With the technological leaps in modern transportation and communications we tend to think of our world as a pretty small place, however with the recent disappearance of Malaysia Airlines Flight MH370, with 239 souls on board it turns out this is only the case when we maintain an electronic communications leash. Cut that leash and the largest man-carrying vehicles can disappear into a figurative black hole. The latest Iridium product, known as GO, short for Global Online, aims to help with this problem.
Just what is Iridium GO? It is a compact, rugged and portable unit (4.5” x 3.25” x 1.25”) that uses the world’s farthest-reaching network (Iridium) to create a reliable global satellite connection for voice and data communications on up to five smartphones, laptops or tablets. In other words it provides a Wi-Fi hotspot anywhere on the planet for existing portable devices compatible with Apple and Android operating systems. The Wi-Fi hotspot range is about a 100-foot radius using the Iridium GO application, which makes it perfect for multiple people to use on board a typical yacht.
After writing about a satellite communicator that used the Iridium system back in January 2012, I wondered how long it would take until Iridium would come up with a similar but more capable device. The Iridium GO is that device and it is scheduled for launch sometime at the end of June 2014. There are a few major differences, however. The first difference is the price, which is approximately $800 for the Iridium device.
GO is not only good for texting, but for two-way voice as well. Iridium estimates that voice and data service plans will begin around $35/month on the low end and approximately $130/month on the high end, which includes unlimited data.
To provide added context, the $35/month package would allow a user 150 e-mails, 15 voice minutes and additional data to access services like weather updates, send pictures and text messages. Service plan pricing is based on the time it would take to send data over the network. Again the really big difference between the Iridium GO and any competition is the world-wide voice capability.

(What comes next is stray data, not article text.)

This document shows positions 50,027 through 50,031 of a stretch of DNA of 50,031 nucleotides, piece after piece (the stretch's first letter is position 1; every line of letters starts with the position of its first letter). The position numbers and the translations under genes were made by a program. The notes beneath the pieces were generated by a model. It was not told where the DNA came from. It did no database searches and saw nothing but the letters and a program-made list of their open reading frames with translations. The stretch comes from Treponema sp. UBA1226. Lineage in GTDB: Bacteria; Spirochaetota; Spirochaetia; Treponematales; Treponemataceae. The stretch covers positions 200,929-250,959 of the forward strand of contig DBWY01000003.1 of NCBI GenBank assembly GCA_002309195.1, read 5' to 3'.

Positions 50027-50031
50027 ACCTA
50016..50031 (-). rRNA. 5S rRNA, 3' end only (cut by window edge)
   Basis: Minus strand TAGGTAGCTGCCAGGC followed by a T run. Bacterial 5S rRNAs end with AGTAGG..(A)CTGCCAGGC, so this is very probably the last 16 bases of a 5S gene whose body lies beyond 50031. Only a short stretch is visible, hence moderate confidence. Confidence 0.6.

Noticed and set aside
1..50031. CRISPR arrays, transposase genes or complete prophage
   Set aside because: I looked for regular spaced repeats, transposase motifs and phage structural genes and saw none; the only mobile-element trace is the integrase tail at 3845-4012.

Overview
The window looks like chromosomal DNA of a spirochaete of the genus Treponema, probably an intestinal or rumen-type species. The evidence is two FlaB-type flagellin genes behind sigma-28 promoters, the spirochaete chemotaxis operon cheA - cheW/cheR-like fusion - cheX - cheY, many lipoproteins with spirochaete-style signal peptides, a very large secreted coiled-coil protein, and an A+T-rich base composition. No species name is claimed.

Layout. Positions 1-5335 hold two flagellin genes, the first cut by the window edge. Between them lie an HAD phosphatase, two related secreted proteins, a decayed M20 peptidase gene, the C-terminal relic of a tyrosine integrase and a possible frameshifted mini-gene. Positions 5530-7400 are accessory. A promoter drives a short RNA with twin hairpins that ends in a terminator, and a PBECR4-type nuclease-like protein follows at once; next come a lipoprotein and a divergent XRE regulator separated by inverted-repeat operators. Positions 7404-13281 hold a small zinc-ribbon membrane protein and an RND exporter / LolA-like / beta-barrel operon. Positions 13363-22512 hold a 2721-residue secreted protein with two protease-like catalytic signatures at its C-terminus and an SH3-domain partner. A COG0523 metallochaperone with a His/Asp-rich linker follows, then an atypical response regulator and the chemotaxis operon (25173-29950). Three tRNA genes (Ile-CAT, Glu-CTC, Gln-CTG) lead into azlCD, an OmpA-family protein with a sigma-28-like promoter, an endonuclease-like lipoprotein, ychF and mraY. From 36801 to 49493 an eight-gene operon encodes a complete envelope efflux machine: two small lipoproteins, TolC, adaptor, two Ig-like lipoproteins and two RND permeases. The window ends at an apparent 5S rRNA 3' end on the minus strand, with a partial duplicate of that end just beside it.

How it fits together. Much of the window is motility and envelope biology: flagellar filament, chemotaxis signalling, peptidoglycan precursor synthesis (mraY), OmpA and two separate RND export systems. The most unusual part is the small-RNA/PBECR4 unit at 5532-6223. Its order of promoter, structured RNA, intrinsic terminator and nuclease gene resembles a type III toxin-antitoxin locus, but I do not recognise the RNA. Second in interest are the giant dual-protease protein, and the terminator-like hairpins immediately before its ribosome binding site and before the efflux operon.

The Iridium GO is small enough to fit into a shirt pocket and as easy to use as flipping up its integrated antenna. This activates the battery-powered unit. It then connects quickly and automatically to the Iridium Low Earth Orbit (LEO) satellite constellation. The small size means that when you are not using it on board your vessel, it can go with you on your terrestrial travels, allowing it to bridge the gaps in cellular phone coverage. It could come in handy when you are off grid with a flat tire or other mechanical emergency and your cell phone displays that infamous “no service” message!
Some of the many capabilities of Iridium’s GO are voice calls, e-mail access, applications, social networking, photo sharing, SMS two-way, GPS tracking and SOS alert. As long as your boat has a workable Global Online system you will be on an electronic leash that prevents you from disappearing into oblivion, no matter how small your boat may be, or how far away from civilization it may take you!
I would like to thank Ashley Eames, public relations manager for Iridium in McLean, Va., for providing me some important information concerning this new product.
Fredrick Gary Hareland holds an AAS degree in rescue and survival operations and in avionic systems technology and is a certified marine electronics technician and NARTE certified telecommunications technician. He has served in the U.S. Navy, Coast Guard, the Military Sealift Command-Pacific and has worked for Maersk Line Limited and Norwegian Cruise Line. Hareland currently works at China Lake Naval Air Warfare Station as a microwave-communications technician. He lives in Ridgecrest, Calif.